Many patients with osteoporosis fear physical disability resulting from fractures, but do not always adhere to care, new research has shown.
Less than half of patients still take prescribed medication one year after diagnosis, underlining the serious problem with adherence to therapy, according to the International Osteoporosis Foundation (IOF).
The research also revealed that patients are not always as well informed as they believe themselves to be, while doctors underestimate adherence to treatment by those with the condition.
Reassuringly, eight in ten doctors said they would be willing to improve awareness of the condition by handing out educational material.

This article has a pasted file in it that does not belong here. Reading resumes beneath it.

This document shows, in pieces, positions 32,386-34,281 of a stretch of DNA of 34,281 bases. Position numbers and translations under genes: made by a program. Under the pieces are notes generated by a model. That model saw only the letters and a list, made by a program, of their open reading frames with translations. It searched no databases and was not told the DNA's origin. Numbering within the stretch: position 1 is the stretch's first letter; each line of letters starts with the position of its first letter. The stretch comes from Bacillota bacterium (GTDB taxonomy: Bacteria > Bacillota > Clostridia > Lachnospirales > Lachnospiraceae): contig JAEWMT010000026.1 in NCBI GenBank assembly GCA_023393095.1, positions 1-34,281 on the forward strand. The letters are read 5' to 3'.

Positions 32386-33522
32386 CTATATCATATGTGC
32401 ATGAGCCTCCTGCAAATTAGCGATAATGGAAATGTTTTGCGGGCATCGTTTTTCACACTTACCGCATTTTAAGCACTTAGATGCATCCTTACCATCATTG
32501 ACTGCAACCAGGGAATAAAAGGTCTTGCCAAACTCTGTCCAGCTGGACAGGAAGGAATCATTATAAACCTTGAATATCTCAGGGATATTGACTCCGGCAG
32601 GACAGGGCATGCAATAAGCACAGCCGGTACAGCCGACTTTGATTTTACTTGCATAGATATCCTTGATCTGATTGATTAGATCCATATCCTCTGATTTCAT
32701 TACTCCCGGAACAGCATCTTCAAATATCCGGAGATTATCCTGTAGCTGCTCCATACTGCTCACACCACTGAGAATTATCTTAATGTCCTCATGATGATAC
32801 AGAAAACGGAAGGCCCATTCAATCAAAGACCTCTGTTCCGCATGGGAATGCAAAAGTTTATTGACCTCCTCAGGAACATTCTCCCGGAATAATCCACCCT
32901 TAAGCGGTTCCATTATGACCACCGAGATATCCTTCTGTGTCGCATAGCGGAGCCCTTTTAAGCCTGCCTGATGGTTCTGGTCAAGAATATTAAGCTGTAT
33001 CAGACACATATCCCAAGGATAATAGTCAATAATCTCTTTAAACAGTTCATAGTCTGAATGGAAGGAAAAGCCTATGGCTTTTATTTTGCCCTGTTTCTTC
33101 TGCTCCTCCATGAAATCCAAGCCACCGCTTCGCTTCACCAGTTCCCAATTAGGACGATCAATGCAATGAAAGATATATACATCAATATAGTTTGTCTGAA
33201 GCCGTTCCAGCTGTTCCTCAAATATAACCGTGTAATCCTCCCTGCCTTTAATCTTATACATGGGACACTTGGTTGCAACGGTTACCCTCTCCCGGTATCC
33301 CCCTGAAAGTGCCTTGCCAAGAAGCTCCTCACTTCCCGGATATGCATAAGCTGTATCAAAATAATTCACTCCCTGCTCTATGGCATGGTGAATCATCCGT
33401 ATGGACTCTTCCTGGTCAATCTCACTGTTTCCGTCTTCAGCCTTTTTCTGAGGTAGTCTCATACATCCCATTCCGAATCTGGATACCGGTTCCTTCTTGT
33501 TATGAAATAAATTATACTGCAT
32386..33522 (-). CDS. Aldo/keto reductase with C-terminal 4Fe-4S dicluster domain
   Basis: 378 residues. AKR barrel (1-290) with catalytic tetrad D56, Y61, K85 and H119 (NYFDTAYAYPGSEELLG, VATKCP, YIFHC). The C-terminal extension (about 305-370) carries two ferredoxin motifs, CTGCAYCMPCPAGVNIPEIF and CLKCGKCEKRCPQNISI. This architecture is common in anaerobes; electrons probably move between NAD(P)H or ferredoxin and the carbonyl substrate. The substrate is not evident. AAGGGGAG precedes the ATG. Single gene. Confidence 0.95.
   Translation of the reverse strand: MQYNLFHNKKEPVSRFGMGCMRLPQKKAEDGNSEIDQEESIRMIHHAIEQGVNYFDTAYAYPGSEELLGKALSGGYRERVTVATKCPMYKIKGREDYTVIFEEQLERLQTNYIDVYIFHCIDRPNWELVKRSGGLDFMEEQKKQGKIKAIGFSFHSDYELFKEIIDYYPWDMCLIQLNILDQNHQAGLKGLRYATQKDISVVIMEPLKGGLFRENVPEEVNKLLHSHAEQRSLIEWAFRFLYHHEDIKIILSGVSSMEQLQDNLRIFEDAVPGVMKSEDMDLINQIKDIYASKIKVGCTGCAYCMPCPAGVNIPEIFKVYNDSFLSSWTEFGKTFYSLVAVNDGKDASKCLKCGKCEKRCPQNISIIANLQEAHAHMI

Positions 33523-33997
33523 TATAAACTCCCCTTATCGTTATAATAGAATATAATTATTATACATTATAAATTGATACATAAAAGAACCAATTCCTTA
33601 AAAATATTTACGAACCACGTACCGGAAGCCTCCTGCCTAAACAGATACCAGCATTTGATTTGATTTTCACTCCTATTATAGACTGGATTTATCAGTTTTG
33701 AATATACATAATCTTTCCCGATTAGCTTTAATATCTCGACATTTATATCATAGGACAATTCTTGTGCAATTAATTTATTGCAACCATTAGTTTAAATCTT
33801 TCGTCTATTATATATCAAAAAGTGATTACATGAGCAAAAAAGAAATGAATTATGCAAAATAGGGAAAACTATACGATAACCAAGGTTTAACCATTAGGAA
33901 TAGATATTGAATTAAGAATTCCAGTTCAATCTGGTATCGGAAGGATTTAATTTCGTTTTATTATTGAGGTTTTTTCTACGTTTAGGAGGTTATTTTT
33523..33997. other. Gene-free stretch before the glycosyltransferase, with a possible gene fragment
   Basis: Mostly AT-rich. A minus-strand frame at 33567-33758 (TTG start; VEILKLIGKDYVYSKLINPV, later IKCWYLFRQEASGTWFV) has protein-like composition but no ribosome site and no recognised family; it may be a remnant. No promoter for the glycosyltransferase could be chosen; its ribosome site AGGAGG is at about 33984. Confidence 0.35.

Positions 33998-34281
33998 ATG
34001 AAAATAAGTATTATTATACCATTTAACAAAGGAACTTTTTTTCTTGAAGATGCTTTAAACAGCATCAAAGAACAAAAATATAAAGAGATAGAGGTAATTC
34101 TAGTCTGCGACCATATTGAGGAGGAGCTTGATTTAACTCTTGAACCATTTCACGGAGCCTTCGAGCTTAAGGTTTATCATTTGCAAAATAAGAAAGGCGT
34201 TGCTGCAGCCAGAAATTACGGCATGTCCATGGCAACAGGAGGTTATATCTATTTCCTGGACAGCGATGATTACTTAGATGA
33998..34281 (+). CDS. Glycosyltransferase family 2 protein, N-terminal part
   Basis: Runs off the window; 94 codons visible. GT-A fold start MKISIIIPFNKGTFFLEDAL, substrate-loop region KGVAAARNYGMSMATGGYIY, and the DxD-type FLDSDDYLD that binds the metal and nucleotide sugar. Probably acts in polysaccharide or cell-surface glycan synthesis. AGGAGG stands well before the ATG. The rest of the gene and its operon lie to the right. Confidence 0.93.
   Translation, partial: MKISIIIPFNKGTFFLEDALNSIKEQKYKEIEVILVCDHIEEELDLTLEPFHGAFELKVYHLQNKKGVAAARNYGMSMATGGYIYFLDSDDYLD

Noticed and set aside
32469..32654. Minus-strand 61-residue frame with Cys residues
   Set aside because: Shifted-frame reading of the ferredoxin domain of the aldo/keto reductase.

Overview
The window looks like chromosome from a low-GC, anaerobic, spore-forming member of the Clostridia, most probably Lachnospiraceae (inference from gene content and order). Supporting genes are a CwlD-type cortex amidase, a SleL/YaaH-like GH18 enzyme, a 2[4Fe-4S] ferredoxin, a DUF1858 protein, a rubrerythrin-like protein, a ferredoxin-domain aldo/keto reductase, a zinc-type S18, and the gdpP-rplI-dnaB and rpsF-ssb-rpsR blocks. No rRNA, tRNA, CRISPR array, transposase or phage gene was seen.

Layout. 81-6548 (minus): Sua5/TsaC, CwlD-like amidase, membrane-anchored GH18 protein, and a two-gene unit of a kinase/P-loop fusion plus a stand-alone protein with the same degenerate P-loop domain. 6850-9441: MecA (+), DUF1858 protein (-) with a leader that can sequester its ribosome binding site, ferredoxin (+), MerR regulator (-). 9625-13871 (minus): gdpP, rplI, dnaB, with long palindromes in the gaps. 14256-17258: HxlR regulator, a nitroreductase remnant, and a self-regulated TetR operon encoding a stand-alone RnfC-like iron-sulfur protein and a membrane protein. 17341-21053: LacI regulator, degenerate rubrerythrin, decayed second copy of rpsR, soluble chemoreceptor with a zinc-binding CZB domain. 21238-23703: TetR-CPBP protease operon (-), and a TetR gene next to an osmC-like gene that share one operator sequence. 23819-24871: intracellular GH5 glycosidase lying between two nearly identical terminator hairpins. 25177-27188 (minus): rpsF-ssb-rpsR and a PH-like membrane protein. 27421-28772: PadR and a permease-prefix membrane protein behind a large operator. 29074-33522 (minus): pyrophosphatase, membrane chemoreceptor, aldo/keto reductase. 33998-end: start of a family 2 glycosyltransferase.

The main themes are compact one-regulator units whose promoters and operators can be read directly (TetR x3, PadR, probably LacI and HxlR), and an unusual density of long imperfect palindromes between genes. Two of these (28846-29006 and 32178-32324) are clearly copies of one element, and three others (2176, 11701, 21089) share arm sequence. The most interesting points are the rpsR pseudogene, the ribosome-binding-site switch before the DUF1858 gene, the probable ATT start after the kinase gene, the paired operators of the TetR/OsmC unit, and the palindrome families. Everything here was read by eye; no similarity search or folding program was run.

Commenting on the survey findings, IOF chief executive Patrice McKenney explained: "They [doctors] can help patients share their concerns, improve patient-doctor dialogue, allow patient-to-patient contact, encourage long-term adherence to prescribed treatment and help patients to maintain or improve quality of life."
In November, researchers at Loyola University Health System suggested that taking a break from osteoporosis drug therapy could in fact protect the health of some bones.
The findings suggest that a popular class of drugs, known as bisphosphonates, can cause fractures in thigh bones and tissue decay in the jaw bone.
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